504 plan and Severe Food Allergies
My youngest son is about to start kindergarten. My husband and I have gone back and forth about this subject because of fears that our little one will have a reaction at school, and they will not be prepared. He has already gone into shock 2 times from dairy and it only takes about 5 minutes before his airway is closed up. Our home is so secure now, with not having dairy, eggs, and nuts…it makes it easy to control…but school is a different situation. “NO dairy, No egg, No nut” school? That’s not going to happen, and I don’t expect it to either. BUT, I do expect his teacher, nurse, assistants, subs, and other staff to be prepared. With the 504 plan, there is a legal requirement that they provide a safe environment for him while at school. Here’s some info I pulled from the web, which has been useful:
The 504 Plan
Section 504 provides that: "No otherwise qualified individual with handicaps in the United States . . . shall, solely by reason of her or his handicap, be excluded from the participation in, be denied the benefits of, or be subjected to discrimination under any program or activity receiving Federal financial assistance...."www2.ed.gov
“Severe food allergies are one of the conditions that may fall under the Rehabilitation Act. Among the issues 504 Plans for students with severe food allergies may address are where life-saving anaphylaxis medications will be stored, where students will eat lunches and snacks, whether allergens will be permitted on the school campus, and if so, where, and how teachers, nurses, and other school personnel will be trained to recognize food allergy symptoms.” About.com
“The factors the school district considers in evaluating the student includes the severity of the condition and the student's ability to provide self-care. Thus, a kindergarten student with an anaphylactic peanut allergy who cannot yet read would almost certainly be considered eligible under the terms of the law; a high school student of normal intelligence with a milk allergy whose major symptom is rhinitis likely would not.” About.com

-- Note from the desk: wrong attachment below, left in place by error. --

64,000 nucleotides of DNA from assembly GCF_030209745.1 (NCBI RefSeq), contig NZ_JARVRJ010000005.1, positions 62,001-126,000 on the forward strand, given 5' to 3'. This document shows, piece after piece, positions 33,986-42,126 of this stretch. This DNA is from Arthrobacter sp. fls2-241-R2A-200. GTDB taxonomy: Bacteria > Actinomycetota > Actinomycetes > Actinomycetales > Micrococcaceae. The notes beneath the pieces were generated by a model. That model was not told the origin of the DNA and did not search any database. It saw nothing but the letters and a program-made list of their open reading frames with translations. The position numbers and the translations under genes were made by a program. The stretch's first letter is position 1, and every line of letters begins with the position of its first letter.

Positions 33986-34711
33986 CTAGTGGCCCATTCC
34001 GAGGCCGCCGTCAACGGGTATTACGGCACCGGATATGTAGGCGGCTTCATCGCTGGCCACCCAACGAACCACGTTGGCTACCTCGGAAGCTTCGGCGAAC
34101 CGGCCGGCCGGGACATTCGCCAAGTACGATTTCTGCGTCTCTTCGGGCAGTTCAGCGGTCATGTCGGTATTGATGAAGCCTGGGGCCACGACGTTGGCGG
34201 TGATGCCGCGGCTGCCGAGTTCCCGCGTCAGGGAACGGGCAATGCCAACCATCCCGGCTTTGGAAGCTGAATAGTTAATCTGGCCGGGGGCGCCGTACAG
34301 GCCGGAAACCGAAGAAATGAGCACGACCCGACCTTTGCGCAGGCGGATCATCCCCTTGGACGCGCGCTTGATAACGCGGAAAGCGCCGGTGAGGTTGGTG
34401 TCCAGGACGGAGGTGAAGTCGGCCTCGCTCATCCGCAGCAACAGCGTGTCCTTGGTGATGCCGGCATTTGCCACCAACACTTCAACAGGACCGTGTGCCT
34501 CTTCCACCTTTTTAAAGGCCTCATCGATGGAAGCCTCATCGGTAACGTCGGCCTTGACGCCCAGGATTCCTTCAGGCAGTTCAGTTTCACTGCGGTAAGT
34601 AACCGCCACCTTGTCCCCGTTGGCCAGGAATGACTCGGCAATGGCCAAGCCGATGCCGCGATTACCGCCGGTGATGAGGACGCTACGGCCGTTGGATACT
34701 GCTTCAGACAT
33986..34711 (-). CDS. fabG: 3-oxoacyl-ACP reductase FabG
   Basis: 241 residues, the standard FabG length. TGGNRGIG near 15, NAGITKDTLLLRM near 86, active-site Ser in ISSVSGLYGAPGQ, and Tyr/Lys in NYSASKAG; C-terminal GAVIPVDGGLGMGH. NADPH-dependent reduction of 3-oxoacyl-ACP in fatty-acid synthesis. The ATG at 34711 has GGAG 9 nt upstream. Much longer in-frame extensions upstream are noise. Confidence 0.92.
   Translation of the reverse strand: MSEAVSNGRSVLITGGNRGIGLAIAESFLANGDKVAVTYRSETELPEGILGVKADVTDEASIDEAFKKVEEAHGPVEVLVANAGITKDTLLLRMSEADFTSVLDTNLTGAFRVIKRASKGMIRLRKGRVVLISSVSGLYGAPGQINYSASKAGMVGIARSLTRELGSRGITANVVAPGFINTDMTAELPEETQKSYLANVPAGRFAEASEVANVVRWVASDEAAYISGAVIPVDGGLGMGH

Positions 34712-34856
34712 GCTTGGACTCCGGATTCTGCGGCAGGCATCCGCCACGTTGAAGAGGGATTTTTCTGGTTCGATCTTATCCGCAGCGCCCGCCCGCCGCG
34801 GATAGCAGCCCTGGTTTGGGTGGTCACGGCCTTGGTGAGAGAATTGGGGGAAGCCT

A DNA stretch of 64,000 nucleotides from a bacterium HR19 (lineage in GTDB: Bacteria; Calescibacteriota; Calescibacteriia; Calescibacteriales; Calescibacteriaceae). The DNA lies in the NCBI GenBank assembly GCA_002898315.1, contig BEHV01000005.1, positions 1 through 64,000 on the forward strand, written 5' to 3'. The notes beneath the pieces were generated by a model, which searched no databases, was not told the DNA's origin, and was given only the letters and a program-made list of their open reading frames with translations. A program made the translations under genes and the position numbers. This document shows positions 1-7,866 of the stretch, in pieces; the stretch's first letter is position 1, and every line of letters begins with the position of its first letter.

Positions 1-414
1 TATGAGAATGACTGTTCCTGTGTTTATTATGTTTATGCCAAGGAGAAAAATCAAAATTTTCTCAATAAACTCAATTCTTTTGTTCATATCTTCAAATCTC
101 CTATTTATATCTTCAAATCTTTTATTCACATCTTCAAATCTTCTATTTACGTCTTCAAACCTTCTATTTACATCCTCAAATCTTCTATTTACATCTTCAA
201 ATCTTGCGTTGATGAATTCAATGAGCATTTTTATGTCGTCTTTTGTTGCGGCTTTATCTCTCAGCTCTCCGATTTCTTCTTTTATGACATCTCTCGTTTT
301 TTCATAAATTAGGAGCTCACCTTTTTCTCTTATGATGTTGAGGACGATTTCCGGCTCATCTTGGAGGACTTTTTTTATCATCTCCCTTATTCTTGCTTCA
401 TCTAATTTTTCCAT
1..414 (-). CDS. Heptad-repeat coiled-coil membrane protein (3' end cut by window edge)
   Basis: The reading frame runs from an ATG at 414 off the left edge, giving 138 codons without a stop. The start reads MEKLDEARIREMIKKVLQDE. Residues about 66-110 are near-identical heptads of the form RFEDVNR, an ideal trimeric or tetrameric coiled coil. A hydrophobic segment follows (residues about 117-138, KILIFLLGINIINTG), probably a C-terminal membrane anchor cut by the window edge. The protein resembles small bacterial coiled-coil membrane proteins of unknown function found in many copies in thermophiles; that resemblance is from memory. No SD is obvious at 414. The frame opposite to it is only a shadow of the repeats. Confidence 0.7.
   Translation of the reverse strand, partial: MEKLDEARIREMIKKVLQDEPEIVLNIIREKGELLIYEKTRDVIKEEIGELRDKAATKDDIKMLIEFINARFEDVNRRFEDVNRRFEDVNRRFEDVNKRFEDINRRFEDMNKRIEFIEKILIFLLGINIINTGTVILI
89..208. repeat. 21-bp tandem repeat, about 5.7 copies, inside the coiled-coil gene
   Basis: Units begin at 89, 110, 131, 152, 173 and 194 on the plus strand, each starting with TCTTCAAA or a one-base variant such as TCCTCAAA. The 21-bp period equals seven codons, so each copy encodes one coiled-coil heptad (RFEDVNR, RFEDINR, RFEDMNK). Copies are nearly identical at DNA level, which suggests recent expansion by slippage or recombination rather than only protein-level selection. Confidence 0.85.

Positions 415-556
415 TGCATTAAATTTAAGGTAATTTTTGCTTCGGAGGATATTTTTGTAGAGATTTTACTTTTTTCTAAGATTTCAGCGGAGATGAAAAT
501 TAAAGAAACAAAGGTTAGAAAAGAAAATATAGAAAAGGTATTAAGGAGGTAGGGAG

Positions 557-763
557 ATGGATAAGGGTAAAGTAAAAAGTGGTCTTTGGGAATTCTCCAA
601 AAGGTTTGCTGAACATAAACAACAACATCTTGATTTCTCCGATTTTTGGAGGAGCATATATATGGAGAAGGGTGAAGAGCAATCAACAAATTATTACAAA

Does the ADA Apply to People with Asthma and Allergies?
“Yes. In both the ADA and Section 504, a person with a disability is described as someone who has a physical or mental impairment that substantially limits one or more major life activities, or is regarded as having such impairments. Breathing, eating, working and going to school are "major life activities." Asthma and allergies are still considered disabilities under the ADA, even if symptoms are controlled by medication. The ADA can help people with asthma and allergies obtain safer, healthier environments where they work, shop, eat and go to school. The ADA also affects employment policies. For example, a private preschool can not refuse to enroll children because giving medication to or adapting snacks for students with allergies requires special staff training or because insurance rates might go up. A firm can not refuse to hire an otherwise qualified person solely because of the potential time or insurance needs of a family member.” Aafa.org
“In public schools where policies and practices do not comply with Section 504, the ADA should stimulate significant changes. In contrast, the ADA will cause few changes in schools where students have reliable access to medication, options for physical education, and classrooms that are free of allergens and irritants. Under Section 504, public schools and programs cannot avoid their responsibility by claiming to have limited funds or resources. Nor can they impose a "disparate impact" on people with disabilities. The ADA requires public accommodations to make changes, except in cases where an "undue burden" would result.” Aafa.org
Plan Outline, where to begin
There’s a terrific website which has a plan outline. Check out: http://foodallergyadvocate.com/?p=112
It’s a ton of info, but worth it. I especially liked the Food Allergy Alert flyer, which should be sent home with every student in the class. I will be working on this for the next few months. I’m also hoping to get some other allergic children in my son’s class, so us moms can group up and help each other with the buddy-system.